Iranian Women Are Protesting, And They're All Using This Rallying Cry

<span class="caption">Iranians Are Using This Rallying Cry To Protest </span><span class="photo-credit">Maja Hitij - Getty Images</span>
Iranians Are Using This Rallying Cry To Protest Maja Hitij - Getty Images

On September 16, a 22-year-old woman named Mahsa Amini died in custody after being arrested by Iran's morality police in Tehran. Amini, who is Kurdish, had initially been arrested for wearing her hijab "improperly," but collapsed at a detention facility and slipped into a coma, according to BBC.

Since then, mass protests have broken out across Iran and the world, pushing for a change in Iranian leadership and an end to years of gender discrimination. After Amini's death, women have bravely opted to not wear their hijabs in public as a form of solidarity, sometimes burning them or even cutting their hair. The Washington Post has called these protests "the longest major demonstrations against Iran’s cleric-led security state." Meanwhile, Iranian authorities claim that Amini died of preexisting medical conditions, and have suggested that protesters are rioting after being "incited by third-party countries to destabilize Iran," the outlet says.

One of the most common slogans being used during these protests: "Jin, Jiyan, Azadi," translates to "Women, Life, Freedom," and Meghan Markle was even spotted recently sporting a T-shirt with the slogan on it. So what does the phrase mean, where does it come from, and how does it relate to Amini's death?

Read on for all the details about the rallying cry. Plus, details on the current status of the estimated 15,000 protesters that have been taken into custody since the movement began.

What does the slogan mean?

Simply put, "Women, Life, Freedom" is used to express the desire for, and commitment to, equality, safety, and choice for women in Iran.

Iranian women have demanded a role in their society for decades. After the Iranian Revolution in 1979 led to the ousting of the monarchy and establishment of the Islamic Republic of Iran, women saw their rights restricted and mandatory hijab-wearing enforced, leading them to speak out against the harsh dress codes and gender disparities they faced, per History Today. This struggle for equality has continued into the present day.

The formation of the morality police stems back to the pressure put on women to wear the veil following the Iranian Revolution from people on the streets and members of the police force. But that pressure only increased over time, and by the end of the Iran-Iraq war 1990, the morality police was formally established, per NPR. Now, women have to wear their hijabs, cannot wear tight-fitting clothing, and cannot have raised sleeves, per Time.

Flashing forward to present day, crowds began chanting "Women, Life, Freedom," during Amini's funeral, per History Today.

Where did the slogan come from?

The slogan was originally used during the Kurdish freedom movement in the late 20th Century, where members of the Kurdish women's movement used it in response to persecution from the government in Iran, Iraq, Turkey, and Syria.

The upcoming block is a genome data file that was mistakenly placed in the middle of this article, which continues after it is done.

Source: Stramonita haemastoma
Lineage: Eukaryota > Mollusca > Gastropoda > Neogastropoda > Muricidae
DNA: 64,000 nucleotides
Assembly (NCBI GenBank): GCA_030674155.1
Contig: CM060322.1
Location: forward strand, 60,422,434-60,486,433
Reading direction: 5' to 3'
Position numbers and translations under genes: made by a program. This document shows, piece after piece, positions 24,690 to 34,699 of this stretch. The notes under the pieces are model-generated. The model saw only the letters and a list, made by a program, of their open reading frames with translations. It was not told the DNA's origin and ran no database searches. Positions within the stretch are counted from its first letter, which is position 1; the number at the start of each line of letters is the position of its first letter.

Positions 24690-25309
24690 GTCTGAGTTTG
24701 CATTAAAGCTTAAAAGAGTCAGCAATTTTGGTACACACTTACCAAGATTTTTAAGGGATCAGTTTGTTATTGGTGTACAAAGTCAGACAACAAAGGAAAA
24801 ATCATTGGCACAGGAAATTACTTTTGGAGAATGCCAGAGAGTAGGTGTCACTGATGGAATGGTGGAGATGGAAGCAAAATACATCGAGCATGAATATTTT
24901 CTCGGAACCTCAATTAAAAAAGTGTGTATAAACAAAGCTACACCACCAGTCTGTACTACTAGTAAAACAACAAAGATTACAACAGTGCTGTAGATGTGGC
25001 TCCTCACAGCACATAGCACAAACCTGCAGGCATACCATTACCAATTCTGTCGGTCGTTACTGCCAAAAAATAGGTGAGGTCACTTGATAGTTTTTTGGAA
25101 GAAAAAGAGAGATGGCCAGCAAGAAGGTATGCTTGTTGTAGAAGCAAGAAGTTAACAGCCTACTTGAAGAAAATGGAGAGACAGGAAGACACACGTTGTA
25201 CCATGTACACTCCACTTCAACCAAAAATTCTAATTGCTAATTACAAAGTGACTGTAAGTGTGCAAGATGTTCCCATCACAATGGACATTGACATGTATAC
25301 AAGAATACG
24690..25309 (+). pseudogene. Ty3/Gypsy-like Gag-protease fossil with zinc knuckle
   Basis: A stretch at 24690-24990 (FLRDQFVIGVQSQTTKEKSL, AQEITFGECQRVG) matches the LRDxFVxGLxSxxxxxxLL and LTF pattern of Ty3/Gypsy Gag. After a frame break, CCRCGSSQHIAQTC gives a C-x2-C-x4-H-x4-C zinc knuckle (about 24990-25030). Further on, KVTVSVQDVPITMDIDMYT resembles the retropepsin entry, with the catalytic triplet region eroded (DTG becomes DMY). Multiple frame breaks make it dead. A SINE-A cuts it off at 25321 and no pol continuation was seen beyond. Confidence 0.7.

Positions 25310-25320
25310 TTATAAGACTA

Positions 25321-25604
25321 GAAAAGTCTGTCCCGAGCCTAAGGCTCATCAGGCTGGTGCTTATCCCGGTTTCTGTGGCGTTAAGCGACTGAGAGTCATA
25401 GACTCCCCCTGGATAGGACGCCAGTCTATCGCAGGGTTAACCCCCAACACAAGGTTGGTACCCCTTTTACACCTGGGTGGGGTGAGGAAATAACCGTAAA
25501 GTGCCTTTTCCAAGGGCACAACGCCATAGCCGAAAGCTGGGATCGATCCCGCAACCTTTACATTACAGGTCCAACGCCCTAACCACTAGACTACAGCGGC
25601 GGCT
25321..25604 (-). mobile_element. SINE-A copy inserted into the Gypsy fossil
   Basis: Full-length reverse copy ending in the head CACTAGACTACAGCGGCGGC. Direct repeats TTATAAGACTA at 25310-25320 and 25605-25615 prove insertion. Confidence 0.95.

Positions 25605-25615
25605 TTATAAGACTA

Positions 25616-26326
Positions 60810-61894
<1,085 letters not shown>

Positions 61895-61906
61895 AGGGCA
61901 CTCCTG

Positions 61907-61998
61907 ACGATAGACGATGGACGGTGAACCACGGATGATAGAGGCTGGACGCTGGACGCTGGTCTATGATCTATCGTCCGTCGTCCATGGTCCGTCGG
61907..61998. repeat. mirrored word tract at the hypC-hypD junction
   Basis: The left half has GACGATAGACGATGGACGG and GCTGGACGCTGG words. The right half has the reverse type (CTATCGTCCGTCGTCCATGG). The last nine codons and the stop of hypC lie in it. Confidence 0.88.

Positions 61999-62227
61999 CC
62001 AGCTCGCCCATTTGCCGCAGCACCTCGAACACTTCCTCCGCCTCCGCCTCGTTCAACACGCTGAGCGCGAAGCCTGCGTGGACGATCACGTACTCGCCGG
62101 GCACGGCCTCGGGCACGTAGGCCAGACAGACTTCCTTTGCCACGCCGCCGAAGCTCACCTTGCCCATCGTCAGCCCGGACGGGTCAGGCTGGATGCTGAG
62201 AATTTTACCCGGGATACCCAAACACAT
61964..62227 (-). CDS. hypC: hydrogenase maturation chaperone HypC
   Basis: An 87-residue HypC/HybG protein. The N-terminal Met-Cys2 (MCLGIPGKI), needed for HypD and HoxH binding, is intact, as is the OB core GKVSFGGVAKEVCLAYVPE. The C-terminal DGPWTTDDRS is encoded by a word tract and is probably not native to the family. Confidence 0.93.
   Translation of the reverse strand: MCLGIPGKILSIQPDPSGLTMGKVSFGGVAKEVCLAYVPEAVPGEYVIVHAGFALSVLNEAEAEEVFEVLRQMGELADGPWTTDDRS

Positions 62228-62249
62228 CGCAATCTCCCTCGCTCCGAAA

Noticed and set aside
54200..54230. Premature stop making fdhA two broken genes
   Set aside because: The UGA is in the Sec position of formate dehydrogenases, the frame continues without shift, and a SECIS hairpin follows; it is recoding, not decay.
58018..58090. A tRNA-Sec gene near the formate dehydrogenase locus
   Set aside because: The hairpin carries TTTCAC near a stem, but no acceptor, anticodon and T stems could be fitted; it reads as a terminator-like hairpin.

Additionally, "Jin, jiyan, azadî” was also associated with the Kurdistan Workers’ Party (PKK), a socialist offshoot of the freedom movement, per LanguageOnTheMove.

What is going on with the 15,000 protest prisoners?

As of right now, roughly 15,000 people have been detained by the Iranian government for participation in the protests sparked by Amini's death. Over 1,000 people are already facing charges such as “waging war against God," and some Iranian legislators are asking for harsher punishments for the protesters, per The Washington Post.

In a sweeping vote, more than 220 of the 290 members of Iran's parliament voted in favor of using the death penalty for protesters, per CNN. However, it is not clear at this time how many detainees would be affected by this decision, what next steps are, or when harsher punishments, including the death penalty, might be put into action.

At least one protester in custody has been given the death penalty so far for committing “corruption on earth," according to The Washington Post, and at least 326 people have been killed during the protests, according to the Norway-based Iran Human Rights NGO (IHRNGO), per CNN. Others arrested also face charges that carry the death penalty, including a rapper named Toomaj Salehi, and the two female journalists who broke the Amini story, The Washington Post reported.

What else is there to know about the current situation?

While the protests roar on across the country, younger Iranians are facing intense threats from the morality police, especially since children and teens are putting themselves on the protests' front lines.

Iranian officials have shared that the average age of protesters is 15 years old, per The New York Times. And already, dozens have been taken to adult detention centers. Additionally, 500 to 1,000 minors are currently in custody, with little to no information being released on their statuses, The New York Times reported.

High schools and college universities have also been the target of raids, which have reportedly resulted in 50 deaths.

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